I donated my debit card to Goodwill the other day.
I was cleaning out my closet, going through clothes that were leftover from pre, post, and wide-load middle pregnancy. None of them fit. Everything seemed a little stretched out, a little worn thin, or smaller than I remembered. I felt left out of my own closet.
The baby was sleeping and I decided that it was time to see what was leftover if I forced my way back into my closet. I started with the easy pickings: pregnancy clothes and cardigans that I owned in multiples of the same color. Turns out I have a weakness for reds and blues. Then I started going through pre-pregnancy clothes: jeans from high school and shirts I got from Forever 21 when I was much more ambitious with outfits that coordinated in more than one place. I kept digging and adding to the pile, cleansing my closet of clothes that made my body feel awkward.
Then I looked down at the jeans I was wearing, the ones I had run errands in just an hour before. And I decided those, too, had to go. I can’t remember, exactly, the fault I found with those jeans. I think I looked at the inside panel and realized they were called “dangerous low rise” and I felt it was completely inappropriate for a mother my age to wear jeans that were dangerous or low rise. Into the pile they went, along with the debit card, receipts, and chapstick buried in the back pocket.
Naturally, I went about the rest of my closet organization pantless and I made Molly do the same, because when we make decisions around here we follow through as a family. We both kept our socks on, because, well, we aren’t barbarians.
I realized that Mike would talk me out of donating the majority of my closet (and the remaining balance in our checking account) to Goodwill if I waited until he got home to drop off the bags. So Molly and I discussed our next move, put on some pants, and went to Goodwill. As a family, we are highly efficient.
Later that evening, I was thrilled to learn my bank offers a 24 hour card cancelling service. I took advantage of it and our checking account made it through unscathed.
Since having a baby I’ve been on a mission to find out what is leftover: what parts of my closet and my brain and my ambition are left after being stretched and altered as human now responsible for another human.
Here in Mollywood, I’m so curious about leftovers.
I look in the mirror and evaluate a body that is leftover from pregnancy. I talk to my boss and renegotiate the hours and responsibilities of a job leftover after prioritizing a family that is worth more. I stare at a blank computer screen and dig deep for the leftovers of a creative brain that has been sleep deprived and neglected for several weeks. (Sorry, bloggy blog).
This baby girl is joy multiplied by ten thousand. She is easy in far more ways than she is hard. She has captured my entire heart and I hope I live to be 130 so I can witness every moment of her magnificent life. But sometimes I ask Jesus about my pre-baby life. I liked that one too and I wonder what is left of it.
Together we discuss the messy collision of big joy and deep sacrifice, the moment of transition when God delivers you from something really good into something truly great. It is an exchange that hurts by surprise. For a few moments and after a couple of short nights, you feel homesick for the good, because the good was familiar and at least you knew what you were doing back then.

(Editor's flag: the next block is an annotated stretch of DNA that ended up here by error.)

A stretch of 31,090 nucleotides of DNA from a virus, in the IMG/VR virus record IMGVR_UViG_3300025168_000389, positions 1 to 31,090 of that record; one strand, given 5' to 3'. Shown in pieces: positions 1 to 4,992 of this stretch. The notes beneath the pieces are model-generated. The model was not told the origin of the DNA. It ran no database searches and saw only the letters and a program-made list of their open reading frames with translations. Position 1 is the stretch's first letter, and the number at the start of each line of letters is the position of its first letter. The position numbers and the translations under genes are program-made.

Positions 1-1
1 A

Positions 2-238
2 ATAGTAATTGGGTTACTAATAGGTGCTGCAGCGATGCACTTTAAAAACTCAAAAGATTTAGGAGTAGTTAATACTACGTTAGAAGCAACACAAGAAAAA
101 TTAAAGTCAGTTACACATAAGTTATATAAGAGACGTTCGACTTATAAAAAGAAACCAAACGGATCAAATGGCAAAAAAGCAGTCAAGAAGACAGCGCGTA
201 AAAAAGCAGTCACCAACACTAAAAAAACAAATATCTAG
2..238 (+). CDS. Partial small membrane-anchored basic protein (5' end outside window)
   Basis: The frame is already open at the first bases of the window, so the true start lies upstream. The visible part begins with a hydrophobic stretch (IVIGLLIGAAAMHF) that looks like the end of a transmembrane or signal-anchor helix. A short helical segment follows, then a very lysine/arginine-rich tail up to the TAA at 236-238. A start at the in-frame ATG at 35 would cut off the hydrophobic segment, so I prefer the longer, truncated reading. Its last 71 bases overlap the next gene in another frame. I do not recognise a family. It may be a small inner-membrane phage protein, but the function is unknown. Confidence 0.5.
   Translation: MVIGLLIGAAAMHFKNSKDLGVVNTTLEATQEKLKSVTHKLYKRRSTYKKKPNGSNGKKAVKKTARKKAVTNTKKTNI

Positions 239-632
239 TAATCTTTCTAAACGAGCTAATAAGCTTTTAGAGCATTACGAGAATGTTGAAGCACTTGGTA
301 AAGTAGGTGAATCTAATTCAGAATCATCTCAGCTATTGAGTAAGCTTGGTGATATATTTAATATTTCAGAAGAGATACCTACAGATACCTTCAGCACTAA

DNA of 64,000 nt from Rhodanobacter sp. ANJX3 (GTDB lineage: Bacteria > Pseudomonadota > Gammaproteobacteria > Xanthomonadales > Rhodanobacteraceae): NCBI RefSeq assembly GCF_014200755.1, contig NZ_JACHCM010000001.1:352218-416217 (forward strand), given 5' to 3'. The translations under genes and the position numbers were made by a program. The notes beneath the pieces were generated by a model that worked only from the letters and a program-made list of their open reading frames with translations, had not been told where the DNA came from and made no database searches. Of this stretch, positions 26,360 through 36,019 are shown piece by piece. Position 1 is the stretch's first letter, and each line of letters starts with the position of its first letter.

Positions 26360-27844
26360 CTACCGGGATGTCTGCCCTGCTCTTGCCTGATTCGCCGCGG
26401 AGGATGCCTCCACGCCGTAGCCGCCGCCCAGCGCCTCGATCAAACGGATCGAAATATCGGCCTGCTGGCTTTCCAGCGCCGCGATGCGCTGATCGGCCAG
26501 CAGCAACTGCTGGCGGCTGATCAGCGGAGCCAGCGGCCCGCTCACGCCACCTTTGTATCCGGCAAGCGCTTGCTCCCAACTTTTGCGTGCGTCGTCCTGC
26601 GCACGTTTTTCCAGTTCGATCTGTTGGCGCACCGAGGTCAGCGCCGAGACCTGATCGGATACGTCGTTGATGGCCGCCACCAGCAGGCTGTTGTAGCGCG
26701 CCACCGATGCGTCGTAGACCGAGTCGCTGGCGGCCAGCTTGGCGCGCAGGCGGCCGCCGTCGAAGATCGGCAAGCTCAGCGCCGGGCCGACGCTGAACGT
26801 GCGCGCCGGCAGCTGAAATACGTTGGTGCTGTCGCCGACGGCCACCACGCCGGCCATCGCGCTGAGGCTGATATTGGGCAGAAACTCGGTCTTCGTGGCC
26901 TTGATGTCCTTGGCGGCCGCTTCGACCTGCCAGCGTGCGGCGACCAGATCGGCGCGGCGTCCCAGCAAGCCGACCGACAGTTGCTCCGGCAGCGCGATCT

Maybe it’s okay to be a little homesick for a minute, to miss the good things even while you are happy to give them up; happy to donate quickly while holding the world’s most beautiful baby.
It seems impossible, but in the midst of this extravagant joy I still sometimes miss the runs I could take by myself, the nights I could sleep until a morning alarm, and the schedule that I could anticipate; the one I could decide all by myself. I miss independence.
God spends our entire lives reminding us of His sufficiency while we strive for independence. We all just want to be good at something, deeply individually capable at one or two visible, valuable endeavors. We all hate change because it disrupts our ability to perform well, to prove how visible and valuable we actually are. And if we cannot perform, then what is leftover?
Yet the true gospel of grace is not that we are enough, but that He is.
Maybe we can only find deep, saturating grace at the donation bin of our independence. Parenthood is exactly this, a big old invitation for grace we do not have.
I understand that the big love and big joy of great things often cost us a few good things like the luxury of independence, some old clothes, and the occasional debit card.
I feel insufficient because I am. Self-sufficiency is like a pair of jeans: a good fit is close to impossible and always short lived. For a moment I might feel settled, hemmed in, well-fitted, but by then it’s probably time to get pregnant with a new promise, a new dream. It’s time for something greater, a bigger love, a bigger joy, something that will cost you your jeans.
I’ll see you at the donation bin.
Don’t forget to check your pockets.
“But He said to me, ‘My grace is sufficient for you, for my power is made perfect in weakness.’ Therefore I will boast all the more gladly about my weaknesses, so that Christ’s power may rest on me.” 2 Corinithians 12:9